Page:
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Volcanic eruptions gave the ancient moon a temporary atmosphere

Earth’s moon doesn’t have much of an atmosphere today. However, it may have had a more prominent atmosphere 3 billion to 4 billion years ago, when volcanic eruptions spewed giant clouds of gas above the lunar surface, a new study has found.

Today’s moon is covered in dead volcanoes and dark maria, or plains that consist of hardened lava. The lunar atmosphere is so thin it’s not even technically an atmosphere — instead, it’s considered an “exosphere,” with molecules that are gravitationally bound to the moon but are too sparse to behave like a gas.

A new study from scientists at NASA’s Marshall Space Flight Center in Huntsville, Alabama, and the Lunar and Planetary Institute (LPI) in Houston suggests that the moon’s ancient volcanoes produced a temporary atmosphere that lingered for 70 million years before dissipating into space. [How the Moon Evolved: A Photo Timeline]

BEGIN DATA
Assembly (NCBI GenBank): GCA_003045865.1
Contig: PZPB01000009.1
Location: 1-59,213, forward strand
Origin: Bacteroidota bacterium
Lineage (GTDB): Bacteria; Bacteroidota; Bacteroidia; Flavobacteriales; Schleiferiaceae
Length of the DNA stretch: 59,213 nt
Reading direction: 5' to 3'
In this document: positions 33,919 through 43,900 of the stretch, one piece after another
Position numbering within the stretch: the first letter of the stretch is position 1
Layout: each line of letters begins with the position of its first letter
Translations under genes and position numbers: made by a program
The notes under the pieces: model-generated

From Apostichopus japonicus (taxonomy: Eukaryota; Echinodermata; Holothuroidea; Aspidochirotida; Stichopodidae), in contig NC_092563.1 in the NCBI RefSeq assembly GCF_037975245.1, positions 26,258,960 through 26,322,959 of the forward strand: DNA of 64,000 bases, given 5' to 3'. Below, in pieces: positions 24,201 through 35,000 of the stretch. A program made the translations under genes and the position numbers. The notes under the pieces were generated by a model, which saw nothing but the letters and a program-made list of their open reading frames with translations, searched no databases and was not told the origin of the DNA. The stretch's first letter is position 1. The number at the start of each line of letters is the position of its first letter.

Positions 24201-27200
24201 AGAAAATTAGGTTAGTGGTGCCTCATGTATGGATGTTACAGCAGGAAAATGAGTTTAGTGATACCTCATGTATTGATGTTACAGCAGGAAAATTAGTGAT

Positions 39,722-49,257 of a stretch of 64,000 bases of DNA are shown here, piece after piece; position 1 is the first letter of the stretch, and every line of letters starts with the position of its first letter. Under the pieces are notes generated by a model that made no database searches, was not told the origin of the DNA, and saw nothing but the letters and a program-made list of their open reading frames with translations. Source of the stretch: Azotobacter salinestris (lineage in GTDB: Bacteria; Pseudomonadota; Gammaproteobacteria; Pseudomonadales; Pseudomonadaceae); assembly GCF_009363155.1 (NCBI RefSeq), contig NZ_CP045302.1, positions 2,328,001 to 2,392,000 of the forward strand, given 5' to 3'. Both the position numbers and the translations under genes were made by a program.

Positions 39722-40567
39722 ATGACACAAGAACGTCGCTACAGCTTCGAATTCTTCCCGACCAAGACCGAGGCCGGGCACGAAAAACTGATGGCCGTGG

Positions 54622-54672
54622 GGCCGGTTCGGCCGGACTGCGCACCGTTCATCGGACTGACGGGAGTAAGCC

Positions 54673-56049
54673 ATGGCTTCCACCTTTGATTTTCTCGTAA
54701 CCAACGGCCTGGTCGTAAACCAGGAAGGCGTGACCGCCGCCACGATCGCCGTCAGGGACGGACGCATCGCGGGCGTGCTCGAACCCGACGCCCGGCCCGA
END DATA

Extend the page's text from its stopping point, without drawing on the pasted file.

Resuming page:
Samples of volcanic glasses collected by Apollo astronauts in the 1970s revealed that magma beneath the lunar surface billions of years ago “carried gas components, such as carbon monoxide, the ingredients for water, sulfur, and other volatile species,” LPI officials said in a statement.

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